# Closed-Loop Systems Model Estimation Methods (System Identification Toolkit)

Systems in many real-world applications contain feedback. Feedback is a process in which the output signal of a plant is passed, or fed back, to the input to regulate the next output. Systems without feedback are open-loop systems. Systems with feedback are closed-loop systems.

In an open-loop system, the stimulus signal and the output noise do not correlate with each other. In a closed-loop system, the stimulus signal correlates to the output noise. Though you can apply many open-loop model estimation methods to closed-loop data, not all open-loop model estimation methods handle the correlation between the stimulus signal and output noise well.

## Feedback in Systems

Feedback is common in control systems. With feedback, the system output corresponds to a reference input. Feedback also reduces the effect of input disturbances. One example of a closed-loop system is a system that regulates room temperature, as shown in the following figure. In this example, the reference input is the temperature T set at which you want the room to stay. The thermostat senses the actual temperature, T actual, of the room. Based on the difference between T actual and T set, the thermostat activates the heater or the air conditioner. The thermostat returns T actual as the feedback to compare again with T set. Then the thermostat uses the difference between T actual and T set to regulate the temperature at the next moment. You must verify if feedback exists before choosing a model estimation method because not all open-loop model estimation methods work correctly with closed-loop data. Note  You must know whether the data you collect is from an open-loop system or a closed-loop system according to the real-world system configuration. If you do not have such information, you can determine if feedback exists by using the SI Detect Feedback VI or by obtaining the impulse responses of a plant. You can use the Least Squares instances of the SI Estimate Impulse Response VI to estimate the impulse response of a plant.

The following figure shows a comparison of the impulse responses of the plant in a closed-loop system and an open-loop system. The values outside the upper limit and lower limit range at the negative lag, which appears between –10 and 0 on the x-axis, are considered significant values. Significant values in the impulse response at negative lags imply feedback in data. As shown in the following figure, significant values exist in the Closed-loop data plot. Therefore, feedback exists in the closed-loop system. No significant impulse response values exist in the Open-loop data plot. Thus, feedback does not exist in the open-loop system.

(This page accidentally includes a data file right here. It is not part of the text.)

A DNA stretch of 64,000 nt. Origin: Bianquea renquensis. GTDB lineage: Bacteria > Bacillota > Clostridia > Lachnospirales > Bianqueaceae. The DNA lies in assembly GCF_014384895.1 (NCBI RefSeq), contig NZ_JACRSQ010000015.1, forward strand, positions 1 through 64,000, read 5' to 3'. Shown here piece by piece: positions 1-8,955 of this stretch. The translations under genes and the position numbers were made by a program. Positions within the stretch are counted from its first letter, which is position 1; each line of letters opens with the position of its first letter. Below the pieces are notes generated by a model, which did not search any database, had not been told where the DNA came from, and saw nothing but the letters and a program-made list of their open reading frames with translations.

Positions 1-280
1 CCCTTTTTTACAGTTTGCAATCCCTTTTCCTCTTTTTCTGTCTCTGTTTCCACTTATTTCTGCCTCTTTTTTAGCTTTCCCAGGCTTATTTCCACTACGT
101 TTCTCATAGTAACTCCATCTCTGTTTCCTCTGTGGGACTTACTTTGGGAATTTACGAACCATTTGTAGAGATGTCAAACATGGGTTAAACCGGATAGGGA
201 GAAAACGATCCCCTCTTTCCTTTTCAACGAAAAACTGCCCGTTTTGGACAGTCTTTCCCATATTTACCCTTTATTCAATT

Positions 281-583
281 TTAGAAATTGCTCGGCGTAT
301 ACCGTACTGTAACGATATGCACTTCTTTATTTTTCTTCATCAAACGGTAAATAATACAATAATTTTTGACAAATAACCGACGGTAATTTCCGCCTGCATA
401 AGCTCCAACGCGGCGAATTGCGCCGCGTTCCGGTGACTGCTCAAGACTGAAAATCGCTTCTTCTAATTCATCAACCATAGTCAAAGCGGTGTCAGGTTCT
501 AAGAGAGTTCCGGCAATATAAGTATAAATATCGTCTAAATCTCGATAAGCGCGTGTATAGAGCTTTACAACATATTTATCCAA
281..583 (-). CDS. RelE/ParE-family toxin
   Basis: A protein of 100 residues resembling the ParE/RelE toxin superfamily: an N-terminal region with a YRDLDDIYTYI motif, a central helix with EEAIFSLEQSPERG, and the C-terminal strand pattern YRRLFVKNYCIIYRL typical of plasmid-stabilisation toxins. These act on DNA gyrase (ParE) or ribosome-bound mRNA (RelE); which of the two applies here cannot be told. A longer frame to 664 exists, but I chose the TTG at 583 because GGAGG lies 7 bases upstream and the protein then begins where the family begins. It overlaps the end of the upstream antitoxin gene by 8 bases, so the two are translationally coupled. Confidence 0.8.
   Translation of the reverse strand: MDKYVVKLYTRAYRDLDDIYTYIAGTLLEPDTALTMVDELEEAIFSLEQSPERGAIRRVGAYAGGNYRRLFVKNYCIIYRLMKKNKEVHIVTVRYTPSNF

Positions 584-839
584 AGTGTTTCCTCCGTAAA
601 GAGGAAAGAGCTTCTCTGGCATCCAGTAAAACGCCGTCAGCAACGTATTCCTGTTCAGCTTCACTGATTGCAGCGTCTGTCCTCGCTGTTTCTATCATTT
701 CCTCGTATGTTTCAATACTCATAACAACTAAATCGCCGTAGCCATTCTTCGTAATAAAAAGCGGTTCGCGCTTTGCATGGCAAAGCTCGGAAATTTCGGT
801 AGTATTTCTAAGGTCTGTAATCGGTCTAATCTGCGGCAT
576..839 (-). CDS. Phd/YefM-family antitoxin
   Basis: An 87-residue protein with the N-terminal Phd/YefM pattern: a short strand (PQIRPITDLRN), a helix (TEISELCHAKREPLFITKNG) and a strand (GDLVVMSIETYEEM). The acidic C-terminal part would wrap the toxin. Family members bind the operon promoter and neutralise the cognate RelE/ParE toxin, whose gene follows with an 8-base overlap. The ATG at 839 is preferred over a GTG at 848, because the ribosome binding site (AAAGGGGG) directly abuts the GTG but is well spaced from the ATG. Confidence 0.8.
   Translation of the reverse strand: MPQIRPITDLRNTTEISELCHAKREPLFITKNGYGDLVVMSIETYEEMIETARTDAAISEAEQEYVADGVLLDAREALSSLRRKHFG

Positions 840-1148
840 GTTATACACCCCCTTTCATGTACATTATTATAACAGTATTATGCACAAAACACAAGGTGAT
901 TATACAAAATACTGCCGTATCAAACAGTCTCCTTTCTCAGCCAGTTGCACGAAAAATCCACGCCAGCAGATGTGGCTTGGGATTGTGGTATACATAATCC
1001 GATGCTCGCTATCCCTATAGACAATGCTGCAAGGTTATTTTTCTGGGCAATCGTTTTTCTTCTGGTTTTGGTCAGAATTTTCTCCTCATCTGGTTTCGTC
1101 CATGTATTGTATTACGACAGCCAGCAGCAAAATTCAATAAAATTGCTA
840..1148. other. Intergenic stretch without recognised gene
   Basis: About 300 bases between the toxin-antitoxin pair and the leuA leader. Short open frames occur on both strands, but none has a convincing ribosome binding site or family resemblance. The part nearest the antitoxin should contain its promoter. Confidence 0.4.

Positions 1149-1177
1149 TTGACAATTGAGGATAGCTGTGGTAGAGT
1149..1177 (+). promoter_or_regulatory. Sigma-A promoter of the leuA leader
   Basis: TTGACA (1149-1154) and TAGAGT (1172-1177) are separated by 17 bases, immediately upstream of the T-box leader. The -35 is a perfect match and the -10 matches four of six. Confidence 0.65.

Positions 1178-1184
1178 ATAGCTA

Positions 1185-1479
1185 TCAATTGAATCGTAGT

## Understanding Closed-Loop Model Estimation Methods

Closed-loop model estimation methods use data from a closed-loop system to build a model for a plant that a controller regulates. The following figure shows a system that consists of a plant and a controller. In this system, G 0 is the plant, F y is the controller, H is the stochastic part of the plant, u is the stimulus signal, y is the response signal, r is the reference signal that is an external signal, and e is the output noise. In control engineering, this system is known as a feedback-path closed-loop system, which is a typical closed-loop system. In some cases, the controller comes before the plant in a closed-loop system. This system is known as a feedforward-path closed-loop system, as shown in the following figure. Depending on the amount of prior knowledge you have about the feedback, the controller, and the reference signal of a system, you can categorize closed-loop model estimation approaches into the following three groups:

• Direct identification—Uses the stimulus and response signals to identify the plant model as if the plant is in an open-loop system. You can apply the direct identification approach to compute all types of models except state-space models by using the LabVIEW System Identification Toolkit.
• Indirect identification—Identifies a closed-loop system by using the reference signal and the response signal and then determines the plant model based on the known controller of the closed-loop system. You can apply the indirect identification approach to compute transfer function models.
• Joint input-output identification—Considers the stimulus signal and the response signal as outputs of a cascaded system. The reference signal and the noise jointly perturb the system, and the plant model is identified from this joint input-output system. You can apply the joint input-output identification approach to compute transfer function models.

You can choose a suitable model identification approach according to the information you have about the closed-loop system. The following table summarizes the information you must have to use each identification approach.

Stimulus Signal Response Signal Reference Signal Controller Information
Direct X X
Indirect X X X
Joint Input-Output X X X

With the LabVIEW System Identification Toolkit, you can choose to use the direct, indirect, or joint input-output identification approaches for different types of closed-loop systems. The direct identification approach supports single-input single-output (SISO), multiple-input single-output (MISO), and multiple-input multiple-output (MIMO) systems. The indirect and joint input-output identification approaches support SISO systems only.